Complete your meal with an American South vibe with a tall glass of sweet tea or head over the pond to the Spanish-Portuguese boarder with a Vinho Verde wine. Personally, I opt for the Vinho Verde. It’s a light crisp wine that hints of green apple and citrus with a touch of effervescence.
How to Eat Fried Green Tomatoes
Oh sure, you can stack them high on a plate and drizzle them with a buttermilk dressing. You can’t go wrong with that! But why stop there? Use them in a toasted BLT for extra crunch and flavor. Or slip a couple onto a big juicy burger. They even make a great salad topper.
Another great twist you can try is pickling them. That sounds trickier than it is.
Simply slice the tomatoes and soak them in a brine made with 3 cups water, 1 cup white vinegar, 1 tablespoon salt and 2 tablespoons sugar. I use this same brine to pickle my jalapeño poppers. Let them soak for 2-3 hours, pat them dry and proceed with the recipe above. This gives them a bit more zip and extra tangy.
And of course… the movie
While this Southern classic definitely earns its fame by just being delicious, I’d be remiss not to give a shout out to Alabama’s Fannie Flagg and thank her for its huge popularity. In 1987, Ms. Flagg published the novel Fried Green Tomatoes, which would later be adapted into a major motion picture with an all-star cast like Kathy Bates, Jessica Tandy, Mary Stuart Masterson, and Mary Louise Parker.
Make a batch, watch the movie and make a great night of it!
Fried Green Tomatoes
Here's how to make Fried Tomatoes easy. Don't wait for all your tomatoes to ripen for this is a scrumptious summer treat. Dip these Fried Green Tomatoes in a homemade garlic aioli or Ranch dressing and make them extra special! | www.lakesidetable.com
- 3 large unripened green tomatoes
- 1 cup flour
- 1 tablespoon kosher salt
- 2 cups Ritz cracker crumbs
- 2 eggs beaten
- 2 tablespoons dried Italian seasoning
- 1/2 stick butter
- 1/2 cup bacon grease or vegetable oil
- 1/2 cup herb chopped herbs such as: parsley, basil, thyme, oregano
Slice tomatoes in 1/2 inch slices and slightly salt on both sides. Let them rest on paper towels to draw out the excess water.
Add the butter and bacon grease to a skillet (cast iron works great!) Turn the stove to a low heat.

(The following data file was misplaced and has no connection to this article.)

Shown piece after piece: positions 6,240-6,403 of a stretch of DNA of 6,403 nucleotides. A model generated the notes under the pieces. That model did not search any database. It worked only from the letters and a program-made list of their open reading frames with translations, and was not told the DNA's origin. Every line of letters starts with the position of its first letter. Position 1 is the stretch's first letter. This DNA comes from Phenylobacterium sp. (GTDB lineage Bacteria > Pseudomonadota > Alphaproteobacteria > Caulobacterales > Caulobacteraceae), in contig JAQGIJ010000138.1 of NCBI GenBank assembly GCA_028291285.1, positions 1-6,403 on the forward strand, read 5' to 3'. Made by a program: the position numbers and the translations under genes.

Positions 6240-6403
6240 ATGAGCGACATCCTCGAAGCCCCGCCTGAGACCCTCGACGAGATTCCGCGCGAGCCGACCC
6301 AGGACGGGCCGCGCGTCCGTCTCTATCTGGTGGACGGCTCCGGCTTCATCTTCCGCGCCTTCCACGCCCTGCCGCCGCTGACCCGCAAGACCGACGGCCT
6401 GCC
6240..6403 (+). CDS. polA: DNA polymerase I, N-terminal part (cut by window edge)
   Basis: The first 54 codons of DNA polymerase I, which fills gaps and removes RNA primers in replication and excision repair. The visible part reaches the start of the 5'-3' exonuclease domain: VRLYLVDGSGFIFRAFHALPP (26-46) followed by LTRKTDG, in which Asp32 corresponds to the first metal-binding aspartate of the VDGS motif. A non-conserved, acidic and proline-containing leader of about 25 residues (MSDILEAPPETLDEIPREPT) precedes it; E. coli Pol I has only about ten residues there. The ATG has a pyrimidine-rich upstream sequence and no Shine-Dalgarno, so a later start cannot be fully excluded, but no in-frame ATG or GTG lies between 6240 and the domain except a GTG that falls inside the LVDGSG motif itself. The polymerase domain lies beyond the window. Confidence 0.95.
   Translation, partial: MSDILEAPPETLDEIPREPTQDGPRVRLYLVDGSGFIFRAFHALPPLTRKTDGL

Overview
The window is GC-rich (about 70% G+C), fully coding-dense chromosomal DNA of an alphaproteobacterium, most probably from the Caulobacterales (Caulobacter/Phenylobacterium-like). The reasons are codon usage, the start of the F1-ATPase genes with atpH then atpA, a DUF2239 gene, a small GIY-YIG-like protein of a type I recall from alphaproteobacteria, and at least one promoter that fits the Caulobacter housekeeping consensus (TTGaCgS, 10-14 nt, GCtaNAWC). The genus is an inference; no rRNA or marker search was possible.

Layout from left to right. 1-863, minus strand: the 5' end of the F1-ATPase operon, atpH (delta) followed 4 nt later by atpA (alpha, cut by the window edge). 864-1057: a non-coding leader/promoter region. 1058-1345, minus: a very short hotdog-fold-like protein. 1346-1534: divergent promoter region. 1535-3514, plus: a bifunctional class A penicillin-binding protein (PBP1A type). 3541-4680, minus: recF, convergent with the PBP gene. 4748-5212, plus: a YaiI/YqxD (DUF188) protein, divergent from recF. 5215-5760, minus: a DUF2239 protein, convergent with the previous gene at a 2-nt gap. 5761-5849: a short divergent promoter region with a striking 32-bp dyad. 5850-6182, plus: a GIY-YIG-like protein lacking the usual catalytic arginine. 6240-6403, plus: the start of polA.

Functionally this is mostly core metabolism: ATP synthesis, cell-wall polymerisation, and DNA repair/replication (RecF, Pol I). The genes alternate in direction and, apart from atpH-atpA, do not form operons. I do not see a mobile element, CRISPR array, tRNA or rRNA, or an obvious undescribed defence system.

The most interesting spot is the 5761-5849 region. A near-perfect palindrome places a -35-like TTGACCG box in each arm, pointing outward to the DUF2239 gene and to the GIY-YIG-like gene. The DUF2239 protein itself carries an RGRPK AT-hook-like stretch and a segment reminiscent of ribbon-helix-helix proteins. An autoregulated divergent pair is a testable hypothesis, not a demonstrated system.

Prepare your Triple Coating Station with 3 shallow bowls: 1st bowl - Put your flour in one. 2nd bowl - Beat 2 eggs until just combined. 3rd bowl - Mix the Italian seasoning with the breadcrumbs.
Pat the tomato slices dry. Working with one slice at a time, dredge it through the flour. Shake off any excess flour. Dip it into the beaten egg. Then submerge the slice in the crumb mixture. Lay it on a clean paper towel. Repeat with the remaining slices.
When all the slices are laid out and triple coated, turn the skillet heat up to medium high. Be careful not to burn the butter. It it starts to smoke, turn the heat down.
After the butter has melted, in a clockwise pattern, start at the top and lay the tomato slices in the skillet. When the edges underneath start to turn golden brown, flip them over in the same order they went into the pan.
When they're golden brown that side (about 3-4 minutes), drain them on paper towels.
Transfer to a serving plate and sprinkle with chopped fresh herbs. Serve hot with garlic herb aioli (mayo) or Ranch dressing.
Instead of Ritz crackers, you can use Saltines or Panko bread crumbs. If crackers aren't handy, make your own breadcrumbs. Toast some bread, break it into pieces over a blender and pulse it on high until crumbs form.
Check out my aioli recipe for a quick dip that's super tasty.
For the chopped herbs, use your favorite! I like a mix of sage, chives, and parsley.